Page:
python suitability for large critical run forever apps

Oleg Broytmann phd at
Tue Mar 20 17:22:20 CET 2001


   I recommend you to look briefly into some projects, written in Python.
Zope ( is well-know web application server. It is
multithreaded server, that can run for months without any problem. Mailman
( is a mailing list manager. It is so good that Free Software
Foundation adopted it is their "official" list manager.

On Tue, 20 Mar 2001, Bruce Edge wrote:
> I started using Python for come user CLI stuff. It has worked out so
> well that we're thinking about extending it's use in our project.
> I am not experienced enough to be able to answer some of the issues that
> came up. Does anyone have any thoughts on these:
> > > *data* size of each Python interpretter plus however much space
> > > each object takes versus C++'s minimal data resource requirements.
> >
> >     Any rough numbers (shared interpreter code, shared data, unshared data
> >     and object overhead?)
> Multi-threading, and mutual exclusion. Are these available, reliable,
> and debuggable?
> > > Is Python a "toy" language or is it industrial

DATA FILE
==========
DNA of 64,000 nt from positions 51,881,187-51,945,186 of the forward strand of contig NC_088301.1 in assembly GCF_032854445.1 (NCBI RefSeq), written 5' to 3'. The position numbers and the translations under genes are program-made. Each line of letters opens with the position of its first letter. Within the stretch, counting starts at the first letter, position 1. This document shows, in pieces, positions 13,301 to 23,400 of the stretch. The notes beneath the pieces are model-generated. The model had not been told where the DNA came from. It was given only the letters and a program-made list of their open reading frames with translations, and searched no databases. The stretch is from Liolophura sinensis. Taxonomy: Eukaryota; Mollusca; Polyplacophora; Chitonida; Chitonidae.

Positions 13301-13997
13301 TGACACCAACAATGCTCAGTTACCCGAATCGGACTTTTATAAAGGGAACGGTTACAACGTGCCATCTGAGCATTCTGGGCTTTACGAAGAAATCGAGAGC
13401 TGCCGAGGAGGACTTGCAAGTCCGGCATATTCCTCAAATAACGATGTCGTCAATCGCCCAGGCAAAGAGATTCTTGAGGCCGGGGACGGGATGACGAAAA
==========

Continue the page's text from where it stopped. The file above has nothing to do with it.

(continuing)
> > > strength ? For instance, does it facilitate recovering from exceptions,
> > > and leaving objects in good states (the strong gurantee) ?  When you
> > > are low on memory, will the fact that more Python operations require
> > > dynamically allocated memory make implementations more brittle ? Is it
> > > even possible to write a line of Python where you don't have to
> > > worry about out-of-memory exceptions (the no-throw gurantee) ?
> > > IOW if I'm in a low memory situation, can I perform any operations
> > > to even fail gracefully ?
> > > Regarding large-scale apps again, is there anything written in Python
> > > which "runs forever" ? That is, it doesn't just die to clean up and
> > > reset itself ?

     Oleg Broytmann              phd at
           Programmers don't die, they just GOSUB without RETURN.

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